COVID-19: Inoculating against the ‘infodemic’ in Africa
On entering Uganda’s Entebbe International Airport, visitors are greeted by posters on how to prevent COVID-19 transmission, even before having their temperatures taken by medical staff. Video messages play in the departure and arrival lounges. So far, the number of people in Africa confirmed to have the virus is much smaller than other parts of the world. But as more health ministries in Africa have confirmed the presence of the virus in their countries, what was once a distant threat is now much closer.
Traditional methods of health risk communication have been put to good use in the African region. As well as using posters and video messaging at transit hubs and other points of entry, the Ugandan Ministry of Health and World Health Organization (WHO) in Uganda have countered the flow of misinformation with frequent radio interviews and televised press conferences. “The media are our partners and our major link to the public. We need to capitalize on our good relationship with them to inform the general public about COVID-19”, says Dr Yonas Tegegn Woldemariam, WHO Representative in Uganda.
In Nigeria, the confirmation of sub-Saharan Africa’s first case of COVID-19 on 28 February triggered a flurry of rumours about the origins and potential cures for the novel coronavirus. One viral WhatsApp message in Hausa even suggested drinking garlic-infused water and chewing raw garlic cloves, another that the virus originated inside rhino horn.
In the days following the announcement of Nigeria’s first case, WHO officials travelled to Ogun State, to reach out to concerned communities close to where the patient had worked. “You can only imagine our relief when officials from the Ministry of Health and WHO visited to sensitize us on the risks and symptoms [of COVID-19], and how to protect ourselves.” said Chief Adisa Olaleye Joseph of Itori, a community leader.
As well as conducting a traditional campaign against misinformation, WHO recognized that tapping into online social networks is crucial. Staff in the WHO Uganda office made sure that key COVID-19 messages are shared online and scan social media each day to spot rumours and respond to questions from the public. In Nigeria, WHO staff have responded to rumours on social media and share WHO and Ministry of Health guidelines and resources.
Globally, WHO has partnered with Twitter, Facebook, Tencent and TikTok to try to ensure content on their respective platforms is accurate and helpful. In January, WHO and Google joined forces to launch an SOS Alert on COVID-19. Now, when people search for information on Coronavirus on Google, it is information from WHO’s SOS alert that appears at the top of the page. Videos on YouTube purporting to be useful updates on Coronavirus are framed by a banner redirecting users to the WHO web portal. And if someone were to search for ‘coronavirus’ on Facebook, the first result directs web users to their national WHO office’s page.
Fighting fake news alongside WHO is the international press agency AFP. The news agency has brought its fact-checking and information gathering expertise to bear on this global public health crisis, partnering with major tech firms along the way to help disprove viral stories circulating on the net.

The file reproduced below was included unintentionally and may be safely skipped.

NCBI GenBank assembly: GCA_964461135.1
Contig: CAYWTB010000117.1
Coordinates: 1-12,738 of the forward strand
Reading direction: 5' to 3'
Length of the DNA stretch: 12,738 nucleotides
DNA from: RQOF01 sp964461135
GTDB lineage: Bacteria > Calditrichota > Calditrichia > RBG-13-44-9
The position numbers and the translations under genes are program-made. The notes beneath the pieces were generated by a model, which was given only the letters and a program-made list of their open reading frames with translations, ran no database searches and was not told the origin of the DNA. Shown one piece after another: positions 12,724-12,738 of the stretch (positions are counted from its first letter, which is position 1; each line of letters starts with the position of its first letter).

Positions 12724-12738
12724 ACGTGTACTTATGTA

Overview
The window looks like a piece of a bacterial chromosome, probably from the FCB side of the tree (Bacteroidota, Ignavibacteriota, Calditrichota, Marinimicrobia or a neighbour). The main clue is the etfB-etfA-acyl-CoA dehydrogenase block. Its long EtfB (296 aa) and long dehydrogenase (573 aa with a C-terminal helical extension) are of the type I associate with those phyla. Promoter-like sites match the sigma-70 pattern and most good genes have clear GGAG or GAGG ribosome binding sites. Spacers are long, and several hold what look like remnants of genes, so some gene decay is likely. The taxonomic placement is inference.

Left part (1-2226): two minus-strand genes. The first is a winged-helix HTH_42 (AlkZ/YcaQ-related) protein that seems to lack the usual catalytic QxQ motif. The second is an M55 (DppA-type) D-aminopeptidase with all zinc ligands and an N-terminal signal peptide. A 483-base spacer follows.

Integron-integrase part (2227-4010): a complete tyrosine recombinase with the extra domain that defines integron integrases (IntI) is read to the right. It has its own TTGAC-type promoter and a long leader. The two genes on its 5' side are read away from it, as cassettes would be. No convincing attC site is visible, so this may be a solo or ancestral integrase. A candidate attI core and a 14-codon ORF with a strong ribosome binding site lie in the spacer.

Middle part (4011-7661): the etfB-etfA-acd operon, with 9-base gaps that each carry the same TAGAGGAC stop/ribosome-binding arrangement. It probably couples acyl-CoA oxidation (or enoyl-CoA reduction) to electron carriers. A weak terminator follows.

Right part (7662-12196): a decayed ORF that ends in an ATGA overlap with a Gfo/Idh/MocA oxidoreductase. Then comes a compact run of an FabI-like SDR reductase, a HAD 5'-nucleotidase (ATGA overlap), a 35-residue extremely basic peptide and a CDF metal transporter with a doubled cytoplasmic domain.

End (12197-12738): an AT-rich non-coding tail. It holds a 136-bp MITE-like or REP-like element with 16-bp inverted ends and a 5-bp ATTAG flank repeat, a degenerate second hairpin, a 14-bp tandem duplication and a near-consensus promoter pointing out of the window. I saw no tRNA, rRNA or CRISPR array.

While disinformation is a global phenomenon, the way it spreads can vary from country to country. In Africa, news is often spread via WhatsApp groups or local radio, sometimes more than on Facebook or Twitter. Traditional journalism skills are still extremely important for correspondents and stringers who monitor these WhatsApp groups and traditional media for outlandish or unverified stories.
Nina Lamparski, Chief Editor for AFP FactCheck, Africa, says that many of the rumours circulating on social media were about the origins of COVID-19, or claims that outbreaks had already occurred in various countries in Africa. “You really need to go to people with solid medical knowledge to dispel some rumours,” Nina says. While some dubious messages concerned themselves with miracle cures or protection against the virus, others were more malicious: “It is very common to see overt racism around Chinese,” Nina continues.
“There is absolutely no rule of thumb as to what prompts a fact-check,” says Sophie Nicholson, Deputy Editor-in-Chief of Digital Verification at AFP. Each case is considered in its local context: the shares needed for a post to be considered viral in Lesotho is going to be very different to Nigeria, and a humorous satirical news broadcast would not have the same potential for harm as a carefully doctored video that insights racial hatred against Chinese people.
Once a social media post has been fact-checked, Facebook will mark it as such in the Facebook newsfeed. If it marked as ‘false’ it will be downgraded by Facebook’s algorithm. When someone next attempts to share the post, the user is given a warning and directed to a fact-check page. “There is an immediate impact on views,” says Julie Charpentrat, AFP’s health and environment fact-checking specialist. AFP also works with a tool to surface verified stories at the top of search results on Google and Bing.
The commitment to accuracy is a collective responsibility. This can be as simple as thinking before sharing, or flagging dubious stories. “We do rely on people actively sending us what they find,” says AFP’s Nicholson. In fact, AFP is launching WhatsApp numbers across Africa for people to ask questions, report fake news, or to ask for clarity on a story they have seen.
Often, says Nina, problems arise from the fact that politicians and ordinary people “don’t always think about what they share” and can occasionally “spread news unwittingly”. What we share, where we click and how we comment are all important: don’t feed the trolls.